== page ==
Everyone Knows Everyone

22 Dec

small towns quote via The Smalll Stuff Counts

Part of my job at our chamber of commerce includes leading community orientations with new employees at our companies, and during each orientation we ask them to jot down challenges they faced when considering working and/or living in our small town. Most people list things like finding a decent apartment or wanting more shopping options, but a couple in the latest stack of comments listed “lack of privacy” as a challenge they faced when moving here.

At first, the comments actually made me laugh a little inside because, to me, that is just something standard with small town living. But to a few of these new hires who had moved here from huge cities, it actually freaked them out. Let’s face it: in a small town, everyone know everyone AND everything. I like to think of it as a lack of anonymity, not necessarily a lack of privacy. But whatever you call it, small town newbies can find it very overwhelming and intrusive.

So a word of advice to you newbies: you won’t go unnoticed here. Everyone is paying attention to you and we will surprise you with the vast amount of things we know about you. That sounds very creepy to some, but it’s just a fact of small town life that you will probably come to appreciate after a while.

You aren’t just a number here in small towns, you are our new neighbor. Word travels fast, so we probably already knew quite a bit about you before you ever started your new position or moved into your new house. If you accepted any sort of public job (or any job in a tiny town), then your bio was likely even published in our newspaper so we all knew your entire background the minute you accepted the job or maybe even when you first interviewed. And be prepared that the locals will probably always refer to your new house by the family’s name who lived there years ago.

Your neighbors will learn your schedule (and check up on you if you’re not home when you should be), the shoe store will have your size memorized, you’ll be handed your usual coffee without asking, and the whole town knows what car you drive. Some people call that nosy. But I look at it more as a blessing. I am flattered everyone cares so much about getting to know me, and I know that they will notice and be there for me if I’m ever in need of help.

What do you think? Is the ‘everyone knows everyone syndrome’ a good or bad thing? What are some of the other pros and cons of small town living?

I hope you are able to spend time with family and friends this Christmas week. I have a holiday decor tour planned for later this week and then the usual High Five For Friday. Happy Holidays!
Advertisements

4 Responses to “Everyone Knows Everyone”

  1. Jill B December 22, 2013 at 11:51 pm #

    Having moved into two different “small towns” — after having grown up in one — I would say there is also a flip-side to this. Some people move into small towns and can feel very isolated — despite feeling like everyone is looking at them. It can be hard to break into established friendship groups (aka “cliques” in high school).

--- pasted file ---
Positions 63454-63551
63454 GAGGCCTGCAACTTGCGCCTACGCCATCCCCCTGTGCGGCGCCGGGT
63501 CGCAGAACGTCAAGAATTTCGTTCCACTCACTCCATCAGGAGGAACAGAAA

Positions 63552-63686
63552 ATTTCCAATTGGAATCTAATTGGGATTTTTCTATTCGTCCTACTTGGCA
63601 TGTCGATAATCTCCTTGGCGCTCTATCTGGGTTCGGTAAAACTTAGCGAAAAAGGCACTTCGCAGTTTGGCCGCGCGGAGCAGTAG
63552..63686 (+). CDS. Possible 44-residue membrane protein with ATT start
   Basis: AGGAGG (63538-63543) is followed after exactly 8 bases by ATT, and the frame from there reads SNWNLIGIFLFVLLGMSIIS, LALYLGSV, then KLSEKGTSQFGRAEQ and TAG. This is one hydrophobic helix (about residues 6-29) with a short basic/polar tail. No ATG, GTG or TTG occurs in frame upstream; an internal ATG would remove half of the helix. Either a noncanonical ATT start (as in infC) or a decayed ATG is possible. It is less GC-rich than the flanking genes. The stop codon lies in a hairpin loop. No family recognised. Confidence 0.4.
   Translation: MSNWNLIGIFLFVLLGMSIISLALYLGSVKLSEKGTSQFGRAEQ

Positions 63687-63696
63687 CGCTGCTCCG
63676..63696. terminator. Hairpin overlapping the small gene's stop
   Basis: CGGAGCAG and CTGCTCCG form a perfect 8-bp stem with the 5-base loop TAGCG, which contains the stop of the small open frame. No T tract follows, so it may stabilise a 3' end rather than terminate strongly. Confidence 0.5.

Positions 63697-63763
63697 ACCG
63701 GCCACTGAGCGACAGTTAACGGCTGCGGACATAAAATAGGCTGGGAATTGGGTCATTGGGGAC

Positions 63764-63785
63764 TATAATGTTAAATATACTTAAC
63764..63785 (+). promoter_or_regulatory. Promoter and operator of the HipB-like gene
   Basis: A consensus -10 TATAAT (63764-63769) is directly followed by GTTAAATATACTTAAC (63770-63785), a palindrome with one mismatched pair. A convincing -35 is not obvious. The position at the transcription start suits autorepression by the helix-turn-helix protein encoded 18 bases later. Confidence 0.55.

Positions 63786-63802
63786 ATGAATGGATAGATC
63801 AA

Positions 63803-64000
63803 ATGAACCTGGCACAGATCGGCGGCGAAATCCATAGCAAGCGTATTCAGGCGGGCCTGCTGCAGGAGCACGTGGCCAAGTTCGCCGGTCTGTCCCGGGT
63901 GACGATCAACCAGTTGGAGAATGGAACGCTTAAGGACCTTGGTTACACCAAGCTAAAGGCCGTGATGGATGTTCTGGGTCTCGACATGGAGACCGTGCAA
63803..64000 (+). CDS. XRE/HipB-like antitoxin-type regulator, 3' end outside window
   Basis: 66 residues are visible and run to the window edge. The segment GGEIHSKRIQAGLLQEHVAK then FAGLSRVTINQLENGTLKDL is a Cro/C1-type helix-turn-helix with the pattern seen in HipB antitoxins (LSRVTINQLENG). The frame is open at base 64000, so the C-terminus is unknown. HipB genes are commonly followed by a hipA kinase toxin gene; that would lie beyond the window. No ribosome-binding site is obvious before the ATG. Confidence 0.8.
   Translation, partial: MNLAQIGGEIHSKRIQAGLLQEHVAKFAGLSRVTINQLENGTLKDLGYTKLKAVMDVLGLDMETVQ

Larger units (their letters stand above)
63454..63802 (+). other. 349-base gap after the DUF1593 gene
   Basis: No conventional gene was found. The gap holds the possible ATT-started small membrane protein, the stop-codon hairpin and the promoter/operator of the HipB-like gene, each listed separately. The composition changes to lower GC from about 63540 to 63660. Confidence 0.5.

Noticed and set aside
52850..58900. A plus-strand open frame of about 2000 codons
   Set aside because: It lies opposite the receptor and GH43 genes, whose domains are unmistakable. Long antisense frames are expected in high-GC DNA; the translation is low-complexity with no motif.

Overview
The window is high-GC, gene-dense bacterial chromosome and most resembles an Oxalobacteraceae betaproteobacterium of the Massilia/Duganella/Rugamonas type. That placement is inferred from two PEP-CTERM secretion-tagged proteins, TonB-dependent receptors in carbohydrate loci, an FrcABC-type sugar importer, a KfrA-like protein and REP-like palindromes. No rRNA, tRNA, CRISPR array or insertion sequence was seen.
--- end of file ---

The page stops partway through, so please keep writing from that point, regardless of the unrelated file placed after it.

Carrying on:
My interpretation: it is not a conscious thing at all. In general, my guess is that people believe that because it’s a small town, obviously “someone else” has reached out to the newcomer(s). But the newbies may not realize the various activities (i.e. school events, church events, community events, etc.) that are the heart-and-soul of the community — and the places where people meet each other and relationships are built.

    NOTE: from a marketing perspective, I always advocate using a street address when advertising an event; that way NEW people and/or people from other towns can *easily* locate the event. I’ve been “outvoted” by other committee members who state: Oh, everybody knows where the [Methodist Church/Courthouse/’Red Roof Church’/etc.] is located… ACK!!! No. No, they don’t!!

    My top tip as the Newbie: Getting involved in the community by finding a church family, or having children involved in extra-curricular school activities, or through a civic group is one of the best ways to “meet the community” half-way and begin to build positive, lasting relationships.

    • emilylcounts December 23, 2013 at 6:59 am #

      Great points, Jill. It’s tough to be the newbie and can be difficult to find ways to get involved when you feel like the only outsider. Breaking into established social circles can take time. That’s a thoughtful marketing tip, too. You can’t assume the entire area knows what you’re talking about.

  2. Angie Schultz December 22, 2013 at 11:22 pm #

    How true Emily, I agree completely! I see it as an acceptance and find it warmly securing that the community cares and is looking out for me and my family.

    • emilylcounts December 23, 2013 at 6:55 am #

      Accepting and caring – great descriptors. It’s awesome to know everyone is watching out for you.

Leave a Reply

Fill in your details below or click an icon to log in:

WordPress.com Logo

You are commenting using your WordPress.com account. Log Out / Change )

Twitter picture

You are commenting using your Twitter account. Log Out / Change )

Facebook photo

You are commenting using your Facebook account. Log Out / Change )

Google+ photo

You are commenting using your Google+ account. Log Out / Change )

Connecting to %s

%d bloggers like this: